What it Takes to Make History Torbjorn Bjering Ho-Jung Hsiao Eric Griffin Chun-Hung Lin Gulsah Gunenc Gaoyuan Tian Laura Braeutigam
Table of Contents • Introduction • Brief Summary • Descriptive Statistics • Exploratory Data Analysis • Statistical Analysis • Conclusions
Introduction • A lot goes into winning an election. • There are many factors that can lead a candidate to victory. • A campaign is based on what is important to the population. • A candidate’s image will help him appeal to many different aspects of society.
What are we studying? • The 2008 Presidential election • Obama vs. McCain • How do different aspects of society influence the result of the election? • Why do they affect the outcome?
Why are we studying the election? • Monumental event in our nation’s history • Something that affects all Americans • Abundant accurate data • Recently occurred
How are we studying the election? • Extracting data from U.S. Census Bureau • 50 states plus District of Columbia • DC is an outlier! • Evaluating exploratory data • LSM Regression • Gender • Age • Financial Status • Education • Religion • Race
Brief Summary • Obama won the election. • Who support Obama? • Women • Younger voters • Voters with higher income • Highly educated voters • Jewish voters • Minority groups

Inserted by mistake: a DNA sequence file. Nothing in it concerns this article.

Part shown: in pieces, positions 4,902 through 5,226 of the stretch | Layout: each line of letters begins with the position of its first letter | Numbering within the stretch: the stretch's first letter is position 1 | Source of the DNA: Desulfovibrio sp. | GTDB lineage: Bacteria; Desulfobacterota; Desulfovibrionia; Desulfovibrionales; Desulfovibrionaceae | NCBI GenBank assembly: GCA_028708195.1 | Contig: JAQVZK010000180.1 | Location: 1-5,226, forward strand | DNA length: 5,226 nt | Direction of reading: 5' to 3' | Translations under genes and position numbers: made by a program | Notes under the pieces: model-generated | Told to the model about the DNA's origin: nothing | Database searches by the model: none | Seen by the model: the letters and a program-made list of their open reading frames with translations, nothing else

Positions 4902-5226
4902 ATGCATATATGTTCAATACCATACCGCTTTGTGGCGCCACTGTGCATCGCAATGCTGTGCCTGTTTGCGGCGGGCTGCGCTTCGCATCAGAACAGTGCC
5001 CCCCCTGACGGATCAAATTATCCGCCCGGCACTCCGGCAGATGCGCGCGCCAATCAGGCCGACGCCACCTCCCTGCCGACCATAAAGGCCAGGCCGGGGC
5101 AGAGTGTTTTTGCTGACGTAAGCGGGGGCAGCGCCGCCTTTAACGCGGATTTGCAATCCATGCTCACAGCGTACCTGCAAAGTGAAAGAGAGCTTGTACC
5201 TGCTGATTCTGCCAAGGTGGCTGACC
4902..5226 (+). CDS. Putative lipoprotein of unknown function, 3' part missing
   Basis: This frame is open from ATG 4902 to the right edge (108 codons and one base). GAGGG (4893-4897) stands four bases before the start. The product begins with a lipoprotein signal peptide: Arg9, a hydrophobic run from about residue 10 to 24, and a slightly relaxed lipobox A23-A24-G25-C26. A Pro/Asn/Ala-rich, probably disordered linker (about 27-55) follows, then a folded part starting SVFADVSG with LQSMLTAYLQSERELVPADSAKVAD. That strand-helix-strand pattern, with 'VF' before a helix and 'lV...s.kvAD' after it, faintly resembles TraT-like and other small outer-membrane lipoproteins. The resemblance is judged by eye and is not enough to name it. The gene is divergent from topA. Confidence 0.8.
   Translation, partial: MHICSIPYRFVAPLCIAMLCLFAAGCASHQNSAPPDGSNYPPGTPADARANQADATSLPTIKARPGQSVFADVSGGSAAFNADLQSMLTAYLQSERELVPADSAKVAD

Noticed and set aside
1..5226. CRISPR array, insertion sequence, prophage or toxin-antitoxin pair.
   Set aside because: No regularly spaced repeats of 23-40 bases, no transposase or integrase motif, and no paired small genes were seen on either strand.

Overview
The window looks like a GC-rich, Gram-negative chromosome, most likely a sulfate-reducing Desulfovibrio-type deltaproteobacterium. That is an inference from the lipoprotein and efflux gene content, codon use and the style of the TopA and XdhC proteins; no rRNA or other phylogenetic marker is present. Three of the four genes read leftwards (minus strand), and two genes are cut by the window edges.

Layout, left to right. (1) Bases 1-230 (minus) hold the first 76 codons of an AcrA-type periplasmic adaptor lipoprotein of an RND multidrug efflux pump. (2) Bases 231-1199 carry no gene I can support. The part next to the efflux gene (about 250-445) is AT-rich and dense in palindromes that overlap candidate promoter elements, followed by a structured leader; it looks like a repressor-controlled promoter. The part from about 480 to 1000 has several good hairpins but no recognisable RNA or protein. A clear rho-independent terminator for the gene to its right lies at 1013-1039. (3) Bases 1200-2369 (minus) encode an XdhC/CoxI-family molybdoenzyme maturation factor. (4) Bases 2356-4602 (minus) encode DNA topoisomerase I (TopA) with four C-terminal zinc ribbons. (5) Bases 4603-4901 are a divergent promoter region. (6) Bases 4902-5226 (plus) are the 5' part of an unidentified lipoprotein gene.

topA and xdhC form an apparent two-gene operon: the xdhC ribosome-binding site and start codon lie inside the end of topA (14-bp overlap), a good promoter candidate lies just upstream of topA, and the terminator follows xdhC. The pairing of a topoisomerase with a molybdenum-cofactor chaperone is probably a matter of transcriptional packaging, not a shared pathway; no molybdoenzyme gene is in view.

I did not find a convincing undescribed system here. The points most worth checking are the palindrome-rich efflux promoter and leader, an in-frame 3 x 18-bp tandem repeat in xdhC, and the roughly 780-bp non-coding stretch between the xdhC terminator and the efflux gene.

Exploratory Data Analysis • An approach to analyze data for the purpose of formulating hypotheses worth testing, complementing the tools of conventional statistics for testing hypotheses. • Analyzing scatter diagrams to see if we can use linear regression
Descriptive Statistics • Dependent Variable • Obama election percentage • Independent Variable • Minority Population • Black • Native American • Hispanic • Asian
Descriptive Statistics cont. • Independent Variable • Gender • Age • Religion • Christian • Jewish • Education • Persons with Bachelor's Degree or More • Financial Status • Unemployment Rate • Personal Income Per Capita in Current Dollars • Energy Consumption Per Capita • Homeownership Rate
Statistical Analysis • Analyzing collected data for the purposes of summarizing information to make it more usable and/or making generalizations about a population.
Obama vs. Minority • Effect of minority groups are positive. • Asian is more supportive to Obama than other groups. • All coefficients except Hispanic and Native are significant. Minority = 100-white
Obama vs. Minority Minority Blacks DC DC Minority (%) Blacks (%)
Obama vs. Gender • Women are more supportive to Obama than men.
Obama vs. Gender Male Female DC DC (Female %) (Male %)
Obama vs. Age • All groups of ages have positive effect on Obama vote. • The positive effect is decreasing with increase of age.
Obama vs. Religion • Christian voters tend not to vote Obama, but not significant. • Jewish voters are supportive to Obama.
Obama vs. Education • Highly educated voters tend to vote Obama. Bachelor (%)
Obama vs. Unemployment • Jobless voters seem to be supportive to Obama, but the coefficient is not significant. Unemployment (%)
Obama vs. Income • Voters with higher income are supportive to Obama. Income $
Obama vs. Financial Status • Voters with higher income and less energy consumption are supportive to Obama. • Coefficients on Homeowner and Unemployment are not significant.
Conclusions • Surprising results • Voters with higher income are supportive to Obama. • Coefficient for African American voters is lower than expected • High energy users and home owners were not supportive
More Conclusions • Expected results • Women • Younger people • Educated people • Minorities